The executor is named in your Will and you can have more than one executor.

What is Probate?

A grant of probate confirms the authority of the executor to administer your estate.  In other words, it confirms the Will is valid and the executor has the right to take possession of  your assets, pay your debts and distribute your estate to the beneficiaries.

A grant of probate is issued from the Supreme Court of South Australia.  The executor obtains probate by preparing and lodging several documents in addition to the original Will and the death certificate with the Probate Registry which is part of the Supreme Court.

As probate documents are court documents it is common for executors to retain a solicitor to prepare and lodge these documents for them.  The solicitor’s costs are paid from the estate.

When do I need Probate?

Often organisations  such as a bank will only release the assets to the executor upon receiving a grant of probate.

They do this because it protects them from distributing the deceased’s assets to the wrong person.  If, for example, a bankgave your money to a person named as the executor in an old or invalid Will, then they may be giving the assets to a person not entitled to receive these assets.

The reliable way for an organisation such as a bank to be certain that they are paying the deceased’s money to a validly appointed executor is to ask for a grant of probate from the executor.  They can then be sure that the Supreme Court has approved the executor’s appointment and that the Will is valid.

It is for this reason that the Lands Titles Office will not allow the executor to transfer yourreal estate property without obtaining a grant of probate.

What are Letters of Administration?

If you die without leaving a valid Will then, clearly,you have not appointed an executor.  Therefore, who has the right to administer your estate?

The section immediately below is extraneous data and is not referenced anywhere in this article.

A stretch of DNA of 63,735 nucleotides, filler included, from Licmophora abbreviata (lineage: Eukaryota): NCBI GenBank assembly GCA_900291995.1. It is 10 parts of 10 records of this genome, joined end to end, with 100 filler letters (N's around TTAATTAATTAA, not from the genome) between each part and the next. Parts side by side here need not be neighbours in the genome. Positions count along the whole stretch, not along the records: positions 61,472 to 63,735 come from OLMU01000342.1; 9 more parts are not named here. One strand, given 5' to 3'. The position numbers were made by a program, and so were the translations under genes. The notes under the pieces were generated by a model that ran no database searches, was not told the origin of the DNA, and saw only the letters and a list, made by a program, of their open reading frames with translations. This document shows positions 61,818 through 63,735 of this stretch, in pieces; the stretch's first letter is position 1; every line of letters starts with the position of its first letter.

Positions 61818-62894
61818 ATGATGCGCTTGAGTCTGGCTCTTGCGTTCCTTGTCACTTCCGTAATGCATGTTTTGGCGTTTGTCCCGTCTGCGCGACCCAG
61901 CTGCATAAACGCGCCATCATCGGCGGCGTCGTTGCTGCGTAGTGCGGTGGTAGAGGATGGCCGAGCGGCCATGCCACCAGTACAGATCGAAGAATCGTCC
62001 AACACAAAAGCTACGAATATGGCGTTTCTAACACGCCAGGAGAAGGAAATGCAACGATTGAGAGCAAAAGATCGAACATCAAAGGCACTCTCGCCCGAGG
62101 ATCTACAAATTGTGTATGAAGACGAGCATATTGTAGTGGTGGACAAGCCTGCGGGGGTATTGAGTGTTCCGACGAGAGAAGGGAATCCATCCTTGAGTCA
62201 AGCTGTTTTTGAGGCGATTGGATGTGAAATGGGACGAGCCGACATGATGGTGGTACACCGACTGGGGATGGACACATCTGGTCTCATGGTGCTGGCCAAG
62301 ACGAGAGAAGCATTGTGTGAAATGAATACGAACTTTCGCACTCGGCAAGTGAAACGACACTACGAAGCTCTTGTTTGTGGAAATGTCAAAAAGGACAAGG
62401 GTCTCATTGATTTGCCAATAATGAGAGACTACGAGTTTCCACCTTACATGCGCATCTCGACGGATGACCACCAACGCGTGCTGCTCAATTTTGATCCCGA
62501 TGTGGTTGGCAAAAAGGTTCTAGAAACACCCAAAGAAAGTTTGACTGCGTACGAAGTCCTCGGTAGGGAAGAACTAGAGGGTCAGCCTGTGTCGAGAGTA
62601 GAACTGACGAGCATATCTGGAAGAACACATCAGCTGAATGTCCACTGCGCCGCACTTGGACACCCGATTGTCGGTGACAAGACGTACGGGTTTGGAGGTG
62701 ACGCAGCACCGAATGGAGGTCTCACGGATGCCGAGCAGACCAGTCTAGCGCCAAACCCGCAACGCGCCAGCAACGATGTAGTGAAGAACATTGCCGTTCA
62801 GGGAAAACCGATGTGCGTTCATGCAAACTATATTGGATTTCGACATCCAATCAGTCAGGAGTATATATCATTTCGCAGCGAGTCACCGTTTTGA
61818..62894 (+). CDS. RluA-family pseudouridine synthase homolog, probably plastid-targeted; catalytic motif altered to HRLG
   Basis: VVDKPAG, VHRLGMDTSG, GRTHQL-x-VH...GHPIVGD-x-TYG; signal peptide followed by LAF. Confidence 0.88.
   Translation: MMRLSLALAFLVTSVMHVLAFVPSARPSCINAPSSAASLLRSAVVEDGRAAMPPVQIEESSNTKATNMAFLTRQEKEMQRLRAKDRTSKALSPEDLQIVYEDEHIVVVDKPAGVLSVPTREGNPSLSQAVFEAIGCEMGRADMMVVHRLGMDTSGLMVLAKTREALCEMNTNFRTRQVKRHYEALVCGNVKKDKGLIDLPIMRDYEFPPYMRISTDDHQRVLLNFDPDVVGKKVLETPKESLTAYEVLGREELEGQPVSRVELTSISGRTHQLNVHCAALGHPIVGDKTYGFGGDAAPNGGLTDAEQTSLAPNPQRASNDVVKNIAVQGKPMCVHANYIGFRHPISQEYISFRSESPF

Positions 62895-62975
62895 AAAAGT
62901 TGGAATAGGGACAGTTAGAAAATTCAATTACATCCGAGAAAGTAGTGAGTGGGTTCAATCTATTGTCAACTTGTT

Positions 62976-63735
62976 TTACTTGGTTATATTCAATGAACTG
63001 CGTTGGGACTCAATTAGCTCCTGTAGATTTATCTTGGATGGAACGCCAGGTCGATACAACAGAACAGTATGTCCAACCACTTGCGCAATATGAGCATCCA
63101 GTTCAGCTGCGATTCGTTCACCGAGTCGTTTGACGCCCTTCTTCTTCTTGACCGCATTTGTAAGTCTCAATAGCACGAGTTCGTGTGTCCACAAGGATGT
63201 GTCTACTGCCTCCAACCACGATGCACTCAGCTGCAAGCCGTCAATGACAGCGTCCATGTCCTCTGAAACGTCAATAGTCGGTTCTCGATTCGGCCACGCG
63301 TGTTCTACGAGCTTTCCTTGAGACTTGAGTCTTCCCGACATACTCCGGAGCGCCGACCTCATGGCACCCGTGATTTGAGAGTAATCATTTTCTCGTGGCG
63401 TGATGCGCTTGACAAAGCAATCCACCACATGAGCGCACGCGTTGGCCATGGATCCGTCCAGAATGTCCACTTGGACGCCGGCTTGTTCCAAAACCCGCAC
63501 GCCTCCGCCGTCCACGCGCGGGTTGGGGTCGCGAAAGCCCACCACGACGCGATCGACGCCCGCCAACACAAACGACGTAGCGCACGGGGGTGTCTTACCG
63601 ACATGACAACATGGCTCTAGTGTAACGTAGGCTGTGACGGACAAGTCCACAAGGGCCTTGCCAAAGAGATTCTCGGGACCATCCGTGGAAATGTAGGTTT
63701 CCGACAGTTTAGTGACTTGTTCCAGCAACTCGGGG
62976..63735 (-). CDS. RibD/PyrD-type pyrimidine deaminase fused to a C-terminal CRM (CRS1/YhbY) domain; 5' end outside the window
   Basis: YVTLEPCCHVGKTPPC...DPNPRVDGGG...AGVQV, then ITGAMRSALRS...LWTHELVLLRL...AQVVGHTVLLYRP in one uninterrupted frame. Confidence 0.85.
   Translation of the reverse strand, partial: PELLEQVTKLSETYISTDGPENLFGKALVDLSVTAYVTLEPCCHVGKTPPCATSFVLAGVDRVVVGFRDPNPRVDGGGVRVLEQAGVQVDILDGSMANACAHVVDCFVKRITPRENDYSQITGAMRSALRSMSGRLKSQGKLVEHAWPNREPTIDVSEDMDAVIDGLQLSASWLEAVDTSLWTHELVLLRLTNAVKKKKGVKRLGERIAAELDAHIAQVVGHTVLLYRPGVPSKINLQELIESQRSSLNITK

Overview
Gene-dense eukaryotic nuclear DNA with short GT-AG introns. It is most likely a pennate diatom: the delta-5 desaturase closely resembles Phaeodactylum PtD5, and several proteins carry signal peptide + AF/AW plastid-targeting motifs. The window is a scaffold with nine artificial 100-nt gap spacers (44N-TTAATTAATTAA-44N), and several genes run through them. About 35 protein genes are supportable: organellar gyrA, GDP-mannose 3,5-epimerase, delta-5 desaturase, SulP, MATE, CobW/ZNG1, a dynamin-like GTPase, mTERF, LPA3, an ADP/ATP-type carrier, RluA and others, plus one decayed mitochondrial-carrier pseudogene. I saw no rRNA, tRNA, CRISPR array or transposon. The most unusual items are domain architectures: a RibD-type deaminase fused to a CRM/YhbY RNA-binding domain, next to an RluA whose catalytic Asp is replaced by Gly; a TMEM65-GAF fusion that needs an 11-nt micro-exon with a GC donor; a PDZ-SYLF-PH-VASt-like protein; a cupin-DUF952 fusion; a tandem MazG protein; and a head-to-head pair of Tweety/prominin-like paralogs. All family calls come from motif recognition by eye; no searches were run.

The person who has the right to administer your estate is known as the administrator and not the executor. The person entitled to be the administrator will be in order of priority, a spouse, child, grandchild, parent, sibling, grandparent, uncle, aunt or cousin.

When an organisation such as a bank ask for a grant of probate of the Will before releasing the your  assets to the estate, the administrator cannot provide the Will as there isn’t one. Thus, the administrator will apply to the probate registry to have their appointment as administrator approved by the Supreme Court. This application is called Letters of Administration.

After receiving approval of their appointment by the Court, the administrator can then collect your assets from organisations such as banks or retirement villages and sell your real estate property in the same way as if they had a grant of probate.

What happens if the Will is lost?

A Will may have been misplaced or may have been unintentionally destroyed, such as in a fire.

If the original Will is lost but a true copy of the original is in existence then this copy can be used to obtain a grant of probate by the executor.

If you have lost your Will then the above procedure should not be relied upon as a satisfactory way to arrange your affairs.  It is time consuming and expensive.

Who can contest a Will?

The following relatives can contest a Will on the basis they have not received adequate provision from the estate:

  • Spouse (including an ex-spouse)
  • Domestic Partner
  • Child
  • Child of a spouse or domestic partner who was maintained by the deceased
  • Grandchild
  • Parent (if they cared or contributed to the maintenance of the deceased).
  • Sibling if they cared or contributed to the maintenance of the deceased).

The applicant must establish that they have been left without adequate provision for their proper maintenance, education or advancement in life.

Any application to the court seeking greater provision from the estate must be made within six months from the date of the grant of probate or letters of administration.

You can also contest a Will on the basis that the Will is invalid; that is, that the deceased did not have the ability to make the Will due to being unduly influenced by another person or because the deceased did not have the mental capacity to make the Will.

You would make an application for the Will to be declared invalid if you were the beneficiary of a previous, valid Will and had your provision affected by the later invalid Will.

Disputes over inadequate provision and an invalid Will can be settled by the parties signing an agreement the effect of which is that the executor then distributes the estate pursuant to the agreement.